e-Gratitude

“Gratitude is not only the greatest of virtues, but the parent of all others.”Cicero

For me, there is much to be grateful for this year. Of course, there are all the “usual suspects” such as health, wealth, and happiness and the love of family, the companionship of friends, and even the kindness of strangers. And at this time of year such things flood the mind. In prior years, I have ennumerated a lot of random things that I acknowledged I was thankful for, but this year, I thought I’d focus on things in the online world for which I am immensely grateful. So put on your surfing duds and hang on for the ride.

In December of 2004 I was finally successful in talking my friend Paul Moor, who lives in Berlin, into getting himself a headset and downloading Skype, and since that time he and I have had an almost daily conversation over Skype that often lasts from 30 minutes to over an hour. During these conversations, I am treated to his relating the tales of his life with some notable people and through some eventful times. Seldom does a conversation pass that I don’t learn something new that I hadn’t known before. So Skype is one of the top items on my list of electronic blessings.

This year has brought me a number of new e-Friends, which is to say people whom I know primarily through our contact on the Internet. I know I’ll fail to list some so I’ll apologize in advance to those whom I leave out. I don’t mean to slight you, because I value you all. But among my new e-Friends this year are James Prudente, the author of MixCastLive, Tom Simpson, the webmaster at WebfeedCentral and a fellow MixCastLive beta tester, Colm Smyth, an Irish software designer and blogger whose commitment to commenting at the blogs he visited has fostered an e-friendship between us, David Steele, who is an old friend but a new blogger, and Shel Israel, who is perhaps most famous for being the co-author with Robert Scoble of the upcoming book on business blogging, Naked Conversations. And those are just a few of the new acquaintenances I’ve made this year. I am also grateful for the many old friends and family with whom I maintain contact through the Internet.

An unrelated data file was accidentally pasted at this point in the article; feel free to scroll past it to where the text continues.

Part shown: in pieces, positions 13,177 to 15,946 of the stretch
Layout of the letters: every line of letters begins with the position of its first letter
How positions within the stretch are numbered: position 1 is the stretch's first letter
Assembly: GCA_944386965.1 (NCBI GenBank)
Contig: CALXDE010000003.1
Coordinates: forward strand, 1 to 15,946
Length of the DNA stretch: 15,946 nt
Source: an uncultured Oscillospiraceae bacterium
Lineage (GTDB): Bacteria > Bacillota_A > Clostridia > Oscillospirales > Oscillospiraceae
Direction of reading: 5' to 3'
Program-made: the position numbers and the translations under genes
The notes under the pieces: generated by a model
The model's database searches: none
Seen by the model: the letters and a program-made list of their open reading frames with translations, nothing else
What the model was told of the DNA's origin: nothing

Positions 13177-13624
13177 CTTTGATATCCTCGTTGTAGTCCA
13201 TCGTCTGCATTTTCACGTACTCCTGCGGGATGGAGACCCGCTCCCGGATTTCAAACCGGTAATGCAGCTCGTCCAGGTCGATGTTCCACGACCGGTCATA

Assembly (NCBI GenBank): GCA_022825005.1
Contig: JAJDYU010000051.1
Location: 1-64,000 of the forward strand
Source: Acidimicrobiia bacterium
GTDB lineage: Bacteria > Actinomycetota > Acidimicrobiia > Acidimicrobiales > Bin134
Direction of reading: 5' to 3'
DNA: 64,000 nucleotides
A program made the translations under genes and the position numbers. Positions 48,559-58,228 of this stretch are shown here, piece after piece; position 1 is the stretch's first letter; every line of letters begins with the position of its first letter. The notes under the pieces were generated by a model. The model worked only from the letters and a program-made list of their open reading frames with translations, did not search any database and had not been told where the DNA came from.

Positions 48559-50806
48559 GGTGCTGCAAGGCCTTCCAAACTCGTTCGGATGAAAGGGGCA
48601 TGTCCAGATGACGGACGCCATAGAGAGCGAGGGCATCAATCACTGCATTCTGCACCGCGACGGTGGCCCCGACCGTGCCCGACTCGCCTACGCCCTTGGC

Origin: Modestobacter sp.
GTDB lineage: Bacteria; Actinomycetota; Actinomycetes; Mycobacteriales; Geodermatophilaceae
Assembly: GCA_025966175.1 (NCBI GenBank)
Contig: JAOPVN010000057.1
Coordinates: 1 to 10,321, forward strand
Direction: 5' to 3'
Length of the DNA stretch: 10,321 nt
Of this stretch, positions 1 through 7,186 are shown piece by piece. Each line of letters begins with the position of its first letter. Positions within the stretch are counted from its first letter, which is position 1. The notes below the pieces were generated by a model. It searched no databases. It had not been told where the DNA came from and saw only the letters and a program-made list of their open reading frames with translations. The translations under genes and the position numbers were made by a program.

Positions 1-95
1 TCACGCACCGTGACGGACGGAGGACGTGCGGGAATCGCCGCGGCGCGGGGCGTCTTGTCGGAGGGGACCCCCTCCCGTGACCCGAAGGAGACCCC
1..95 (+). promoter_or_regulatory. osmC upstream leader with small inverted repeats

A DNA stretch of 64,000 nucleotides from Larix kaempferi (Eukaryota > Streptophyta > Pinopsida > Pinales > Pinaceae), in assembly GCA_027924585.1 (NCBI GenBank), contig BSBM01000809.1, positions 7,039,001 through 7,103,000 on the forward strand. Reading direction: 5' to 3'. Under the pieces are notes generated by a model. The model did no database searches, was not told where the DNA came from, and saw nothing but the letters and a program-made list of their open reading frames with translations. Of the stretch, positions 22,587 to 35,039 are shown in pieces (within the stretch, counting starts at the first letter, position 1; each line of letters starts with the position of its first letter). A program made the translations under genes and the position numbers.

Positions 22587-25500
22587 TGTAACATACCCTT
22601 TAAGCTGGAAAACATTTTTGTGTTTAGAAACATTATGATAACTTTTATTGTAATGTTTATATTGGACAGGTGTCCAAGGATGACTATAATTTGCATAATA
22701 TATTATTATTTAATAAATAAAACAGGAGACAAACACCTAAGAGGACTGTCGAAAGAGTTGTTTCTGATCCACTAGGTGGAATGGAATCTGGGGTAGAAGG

I am also grateful for the discoveries I have made on the Internet that provide constant entertainment and education. Among the ones I have really enjoyed this year are Wikipedia, del.icio.us, Flickr, WordPress, the Gimp, Feeddemon, TightVNC, No-IP, Flock, Firefox, and Mememorandum (Tech), which only barely scratches the surface.

And I’ve enjoyed and am grateful for the opportunity to continue this experiment in blogging, now into my fourth year. I am excited about the potential it offers for collaboration with others and for meeting new friends. I am hopeful about the ill-defined but exciting opportunity that the so-called “Web 2.0” presents. I’m delighted and grateful for the many, many contributions to the general good that the Open Source movement has made. And I’m awed by the fact that so many of the contributors to that movement are in their late teens and early twenties. But I am encouraged that many who are my age and older are learning to use this new and marvelous tool we call the Internet.

For all of the conflict, suffering and strife that exists in the world and in this country, I think this is a great time to be alive and to be sharing in the progress we’re making together. My hope is that we learn from the things that collaboration online has taught us and that somehow we are able to do a better job of translating that into the real world of concrete reality.

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